rests in the incidents that had happened while the women were incarcerated really started to make suffrage a moral issue for President Woodrow Wilson and running into
with the women from the and the being arrested and incarcerated in and having a whole high profile
behind bars the National American,
woman. Suffrage association had also framed itself as a patriotic organization supporting
war effort, while also diplomatically making a case that the United States making the world safer democracy included, enfranchising all of its own citizens at home, not just the male ones. So, with pressure coming from multiple directions in January of nineteen eighteen, after years of being coin and evasive, at best, Woodrow Wilson publicly announced his support for the constitutional amendment. Four woman suffrage that had been introduced all the way back in eighteen. Seventy eight and failed every time it had come up for vote even with the president's support there. Oh, it still didn't have enough congressional support to pass in both houses of Congress and nineteen eighteen. So the end up Eu Peek, at dawn with its protests, still getting arrested in cycles throughout all of this. They started lighting what they call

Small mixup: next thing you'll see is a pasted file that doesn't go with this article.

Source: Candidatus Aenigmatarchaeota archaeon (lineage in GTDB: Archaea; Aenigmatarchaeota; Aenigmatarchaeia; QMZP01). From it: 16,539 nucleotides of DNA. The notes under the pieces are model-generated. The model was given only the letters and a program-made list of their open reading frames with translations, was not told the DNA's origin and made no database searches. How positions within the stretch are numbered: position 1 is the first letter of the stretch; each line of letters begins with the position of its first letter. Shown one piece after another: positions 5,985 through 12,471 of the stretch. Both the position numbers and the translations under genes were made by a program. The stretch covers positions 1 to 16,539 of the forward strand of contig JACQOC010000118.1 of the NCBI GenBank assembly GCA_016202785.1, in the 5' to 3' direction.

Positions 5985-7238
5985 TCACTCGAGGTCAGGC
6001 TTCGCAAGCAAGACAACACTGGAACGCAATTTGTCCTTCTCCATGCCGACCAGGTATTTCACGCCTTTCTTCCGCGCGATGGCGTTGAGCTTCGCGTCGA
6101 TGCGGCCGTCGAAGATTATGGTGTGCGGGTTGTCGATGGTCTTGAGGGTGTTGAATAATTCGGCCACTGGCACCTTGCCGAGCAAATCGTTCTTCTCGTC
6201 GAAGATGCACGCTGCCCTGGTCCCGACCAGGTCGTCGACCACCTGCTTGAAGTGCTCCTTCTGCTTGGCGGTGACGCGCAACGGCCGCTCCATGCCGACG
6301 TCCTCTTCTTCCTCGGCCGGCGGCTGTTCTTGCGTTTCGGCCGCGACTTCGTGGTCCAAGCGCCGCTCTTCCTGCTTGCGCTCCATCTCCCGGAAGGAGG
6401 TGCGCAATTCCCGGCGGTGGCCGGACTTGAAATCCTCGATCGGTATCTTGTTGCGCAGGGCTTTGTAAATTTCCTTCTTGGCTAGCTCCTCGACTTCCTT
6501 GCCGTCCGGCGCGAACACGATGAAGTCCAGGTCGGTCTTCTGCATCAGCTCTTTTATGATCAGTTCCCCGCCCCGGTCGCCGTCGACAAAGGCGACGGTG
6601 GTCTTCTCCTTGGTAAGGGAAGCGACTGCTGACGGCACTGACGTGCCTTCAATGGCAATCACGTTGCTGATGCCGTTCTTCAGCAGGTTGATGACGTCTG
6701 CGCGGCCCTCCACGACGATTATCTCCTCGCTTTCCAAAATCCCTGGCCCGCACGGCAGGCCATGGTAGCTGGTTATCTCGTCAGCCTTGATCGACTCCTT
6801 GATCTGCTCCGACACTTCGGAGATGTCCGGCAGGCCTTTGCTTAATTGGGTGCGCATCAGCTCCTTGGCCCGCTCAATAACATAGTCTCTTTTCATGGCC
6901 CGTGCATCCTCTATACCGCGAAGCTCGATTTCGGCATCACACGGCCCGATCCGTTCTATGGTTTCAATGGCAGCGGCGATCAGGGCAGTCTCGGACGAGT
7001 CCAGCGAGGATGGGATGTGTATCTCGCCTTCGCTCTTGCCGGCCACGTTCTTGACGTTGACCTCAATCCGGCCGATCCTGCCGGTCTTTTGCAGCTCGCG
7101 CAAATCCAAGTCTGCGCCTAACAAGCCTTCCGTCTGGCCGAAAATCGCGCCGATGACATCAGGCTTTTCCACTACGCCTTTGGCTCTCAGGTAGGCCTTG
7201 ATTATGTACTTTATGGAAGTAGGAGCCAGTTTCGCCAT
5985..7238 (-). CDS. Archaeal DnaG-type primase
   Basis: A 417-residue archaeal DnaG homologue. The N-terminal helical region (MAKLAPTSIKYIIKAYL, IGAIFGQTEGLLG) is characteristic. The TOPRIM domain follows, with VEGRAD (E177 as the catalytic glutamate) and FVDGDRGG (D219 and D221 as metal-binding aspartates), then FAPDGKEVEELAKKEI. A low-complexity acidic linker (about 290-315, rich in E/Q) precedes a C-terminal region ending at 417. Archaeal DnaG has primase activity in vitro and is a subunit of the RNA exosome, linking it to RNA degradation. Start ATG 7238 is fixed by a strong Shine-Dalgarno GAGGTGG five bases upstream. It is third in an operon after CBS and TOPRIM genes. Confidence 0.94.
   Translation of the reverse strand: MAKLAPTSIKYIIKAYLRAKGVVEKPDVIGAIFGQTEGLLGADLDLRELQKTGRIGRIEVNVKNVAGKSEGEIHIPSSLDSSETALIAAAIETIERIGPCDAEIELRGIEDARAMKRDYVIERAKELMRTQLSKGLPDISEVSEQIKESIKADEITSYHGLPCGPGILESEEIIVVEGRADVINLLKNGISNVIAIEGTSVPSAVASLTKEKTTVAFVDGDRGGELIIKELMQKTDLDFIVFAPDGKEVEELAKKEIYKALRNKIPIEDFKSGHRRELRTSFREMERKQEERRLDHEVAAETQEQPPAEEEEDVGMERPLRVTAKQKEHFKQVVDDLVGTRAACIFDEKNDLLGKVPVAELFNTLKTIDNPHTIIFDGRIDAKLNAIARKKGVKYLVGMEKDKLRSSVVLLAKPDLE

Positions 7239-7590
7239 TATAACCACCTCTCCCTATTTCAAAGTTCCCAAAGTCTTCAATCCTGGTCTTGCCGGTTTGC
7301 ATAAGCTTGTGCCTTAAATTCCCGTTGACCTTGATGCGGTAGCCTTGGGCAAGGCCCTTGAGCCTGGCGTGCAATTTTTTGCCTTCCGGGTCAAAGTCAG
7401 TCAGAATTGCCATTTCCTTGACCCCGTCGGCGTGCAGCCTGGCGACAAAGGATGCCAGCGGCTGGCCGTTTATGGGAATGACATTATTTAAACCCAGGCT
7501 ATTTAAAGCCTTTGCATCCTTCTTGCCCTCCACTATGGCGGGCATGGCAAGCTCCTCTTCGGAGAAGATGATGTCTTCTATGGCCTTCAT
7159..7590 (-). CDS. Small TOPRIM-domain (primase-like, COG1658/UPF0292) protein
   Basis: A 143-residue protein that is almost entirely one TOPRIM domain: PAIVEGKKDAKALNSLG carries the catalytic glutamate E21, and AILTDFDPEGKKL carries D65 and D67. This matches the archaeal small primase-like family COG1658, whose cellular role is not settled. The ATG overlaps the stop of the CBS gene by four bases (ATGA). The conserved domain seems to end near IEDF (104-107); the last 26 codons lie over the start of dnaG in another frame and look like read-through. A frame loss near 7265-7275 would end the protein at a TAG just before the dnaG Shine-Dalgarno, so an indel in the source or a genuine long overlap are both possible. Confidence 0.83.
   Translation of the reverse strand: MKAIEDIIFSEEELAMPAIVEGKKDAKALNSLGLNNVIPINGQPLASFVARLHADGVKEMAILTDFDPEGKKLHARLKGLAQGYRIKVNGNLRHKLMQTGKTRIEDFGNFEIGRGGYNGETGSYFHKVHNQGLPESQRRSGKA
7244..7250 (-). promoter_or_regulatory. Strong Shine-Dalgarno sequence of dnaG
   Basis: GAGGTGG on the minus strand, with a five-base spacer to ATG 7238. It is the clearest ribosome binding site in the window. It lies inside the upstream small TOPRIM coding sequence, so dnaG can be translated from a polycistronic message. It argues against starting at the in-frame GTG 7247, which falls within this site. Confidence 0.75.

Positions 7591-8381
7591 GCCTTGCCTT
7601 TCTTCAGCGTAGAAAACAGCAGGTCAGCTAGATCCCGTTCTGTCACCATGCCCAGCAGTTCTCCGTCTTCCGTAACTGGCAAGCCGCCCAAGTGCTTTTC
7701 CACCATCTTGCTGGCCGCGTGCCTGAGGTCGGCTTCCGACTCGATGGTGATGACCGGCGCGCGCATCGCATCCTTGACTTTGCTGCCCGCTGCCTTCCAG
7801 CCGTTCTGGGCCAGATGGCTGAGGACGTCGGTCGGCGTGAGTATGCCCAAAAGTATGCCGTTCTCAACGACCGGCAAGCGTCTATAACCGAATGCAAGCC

watch, fires of freedom outside of public buildings. These were earns in which they set fire to the texts of Wilson speeches that related to freedom and democracy. They also embarked on a cross country. Speaking tour in prison garb called the prison special, as I mentioned earlier, they kept being arrested and I kept being incarcerated, but there wasn't
the incident as dramatic as the night of terror. Finally, after a nineteen eighteen election cycle in which the any W S aim the end up, will you p and other organizations had aggressively campaigned for candidates? Who would support the amendment the House of Representatives past it in May of ninety?